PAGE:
"Our research indicates that much of the CKD burden in the United States is in persons with prediabetes and undiagnosed diabetes, who are not being screened for CKD," comments study author Laura C. Plantinga. The researchers believe that broader screening may be needed to detect patients with these two "relatively silent yet harmful diseases."
In their study, Plantinga and colleagues analyzed a nationally representative sample of about 8,200 Americans from the National Health and Nutrition Examination Survey. Standard laboratory tests were used to assess the rate of CKD, focusing on people with undiagnosed diabetes or prediabetes.
Based on lab tests, 42 percent of subjects with undiagnosed diabetes had CKD—similar to the 40 percent rate in those with diagnosed diabetes. "Only a small percentage of participants were aware of the diagnosis of CKD," says Plantinga. In addition, CKD was present in nearly 18 percent of subjects with prediabetes. Among participants without diabetes or prediabetes, the rate of CKD was about eleven percent.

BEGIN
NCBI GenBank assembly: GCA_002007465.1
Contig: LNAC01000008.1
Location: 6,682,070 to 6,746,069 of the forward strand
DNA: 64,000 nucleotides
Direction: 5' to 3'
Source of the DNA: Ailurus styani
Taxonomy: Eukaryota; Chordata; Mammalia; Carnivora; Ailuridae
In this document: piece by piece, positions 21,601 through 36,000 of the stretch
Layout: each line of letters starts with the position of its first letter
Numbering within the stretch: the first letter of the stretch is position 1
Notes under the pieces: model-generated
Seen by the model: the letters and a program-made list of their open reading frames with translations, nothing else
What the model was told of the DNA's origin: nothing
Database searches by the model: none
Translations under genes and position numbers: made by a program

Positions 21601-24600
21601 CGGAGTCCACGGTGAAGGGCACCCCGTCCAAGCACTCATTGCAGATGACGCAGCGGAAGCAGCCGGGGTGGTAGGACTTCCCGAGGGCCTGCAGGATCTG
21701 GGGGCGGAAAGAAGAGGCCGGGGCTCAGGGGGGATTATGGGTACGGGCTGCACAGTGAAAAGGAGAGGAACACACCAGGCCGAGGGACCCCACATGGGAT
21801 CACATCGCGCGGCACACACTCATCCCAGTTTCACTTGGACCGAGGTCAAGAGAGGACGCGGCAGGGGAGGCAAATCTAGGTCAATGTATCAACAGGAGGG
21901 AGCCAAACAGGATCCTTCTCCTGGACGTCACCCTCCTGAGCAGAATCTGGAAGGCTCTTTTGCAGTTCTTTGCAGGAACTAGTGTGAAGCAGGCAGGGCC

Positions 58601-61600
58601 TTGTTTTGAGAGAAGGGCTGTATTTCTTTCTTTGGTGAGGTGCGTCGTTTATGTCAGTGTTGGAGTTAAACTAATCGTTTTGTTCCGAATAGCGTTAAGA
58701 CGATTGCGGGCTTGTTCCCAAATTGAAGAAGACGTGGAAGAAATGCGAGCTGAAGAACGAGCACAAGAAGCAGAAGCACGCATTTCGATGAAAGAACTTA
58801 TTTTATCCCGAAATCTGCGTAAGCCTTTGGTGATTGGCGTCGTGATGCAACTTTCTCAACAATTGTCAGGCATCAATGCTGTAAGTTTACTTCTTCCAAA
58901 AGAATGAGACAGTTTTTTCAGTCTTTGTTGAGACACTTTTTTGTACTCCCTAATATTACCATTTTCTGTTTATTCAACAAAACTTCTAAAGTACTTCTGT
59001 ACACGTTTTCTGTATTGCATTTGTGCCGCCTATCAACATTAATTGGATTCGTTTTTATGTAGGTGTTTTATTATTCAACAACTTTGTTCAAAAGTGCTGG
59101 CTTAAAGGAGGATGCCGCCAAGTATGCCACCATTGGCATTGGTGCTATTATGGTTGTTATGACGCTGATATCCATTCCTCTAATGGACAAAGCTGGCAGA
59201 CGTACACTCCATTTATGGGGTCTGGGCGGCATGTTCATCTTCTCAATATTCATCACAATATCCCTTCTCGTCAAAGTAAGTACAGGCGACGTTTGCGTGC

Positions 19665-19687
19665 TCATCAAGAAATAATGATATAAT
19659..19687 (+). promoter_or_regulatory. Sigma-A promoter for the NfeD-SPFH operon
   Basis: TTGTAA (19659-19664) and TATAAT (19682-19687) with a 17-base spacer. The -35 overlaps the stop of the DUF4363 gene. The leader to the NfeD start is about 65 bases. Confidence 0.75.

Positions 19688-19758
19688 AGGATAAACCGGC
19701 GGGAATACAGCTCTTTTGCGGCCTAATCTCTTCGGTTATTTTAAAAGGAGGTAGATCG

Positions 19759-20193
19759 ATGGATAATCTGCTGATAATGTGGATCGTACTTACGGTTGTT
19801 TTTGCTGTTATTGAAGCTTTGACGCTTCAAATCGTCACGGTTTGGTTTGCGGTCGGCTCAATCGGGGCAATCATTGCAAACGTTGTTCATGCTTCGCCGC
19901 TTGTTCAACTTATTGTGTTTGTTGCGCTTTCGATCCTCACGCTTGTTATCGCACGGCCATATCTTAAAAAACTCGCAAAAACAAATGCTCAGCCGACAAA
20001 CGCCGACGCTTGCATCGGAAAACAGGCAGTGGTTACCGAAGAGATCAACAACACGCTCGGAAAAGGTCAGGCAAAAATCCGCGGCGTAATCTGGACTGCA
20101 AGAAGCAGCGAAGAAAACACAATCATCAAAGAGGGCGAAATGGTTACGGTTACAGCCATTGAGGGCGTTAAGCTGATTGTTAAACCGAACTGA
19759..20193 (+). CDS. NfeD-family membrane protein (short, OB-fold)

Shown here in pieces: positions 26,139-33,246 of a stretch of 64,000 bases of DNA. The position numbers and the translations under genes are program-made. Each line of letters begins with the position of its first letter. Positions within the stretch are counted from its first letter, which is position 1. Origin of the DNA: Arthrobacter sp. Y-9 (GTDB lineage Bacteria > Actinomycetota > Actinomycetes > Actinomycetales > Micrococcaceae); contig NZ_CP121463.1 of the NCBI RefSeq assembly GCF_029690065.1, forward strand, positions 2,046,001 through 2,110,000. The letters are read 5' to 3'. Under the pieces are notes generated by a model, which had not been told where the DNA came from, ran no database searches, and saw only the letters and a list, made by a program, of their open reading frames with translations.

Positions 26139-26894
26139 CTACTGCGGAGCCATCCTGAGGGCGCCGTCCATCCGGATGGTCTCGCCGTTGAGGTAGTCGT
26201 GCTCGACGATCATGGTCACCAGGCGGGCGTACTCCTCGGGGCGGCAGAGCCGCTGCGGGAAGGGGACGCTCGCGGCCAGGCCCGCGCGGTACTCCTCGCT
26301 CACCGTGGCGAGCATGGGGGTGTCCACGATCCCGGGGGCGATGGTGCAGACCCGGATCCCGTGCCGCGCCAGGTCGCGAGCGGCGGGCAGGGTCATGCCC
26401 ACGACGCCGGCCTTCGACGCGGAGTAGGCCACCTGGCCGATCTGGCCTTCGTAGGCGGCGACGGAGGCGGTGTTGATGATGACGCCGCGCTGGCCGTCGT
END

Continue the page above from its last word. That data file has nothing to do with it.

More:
"Based on these results, there may be a substantial number of individuals in the United States who have undiagnosed diabetes or prediabetes and who already have signs of kidney damage or reduced kidney function," says Plantinga. Such patients would be at high risk for worsening kidney disease and diabetes, and for the poor outcomes associated with both conditions—including cardiovascular disease and death.
Diabetes is the most important risk factor for kidney disease, but the new results suggest that harmful effects on the kidneys may be occurring even before diabetes is diagnosed. "Persons at risk for diabetes and their health care providers should be aware that earlier screening for both diabetes and kidney disease may be warranted," says Plantinga. "Earlier screening would allow for appropriate, timely medical care to prevent further progression and poor outcomes."
MEDICA.de; Source: American Society of Nephrology (ASN)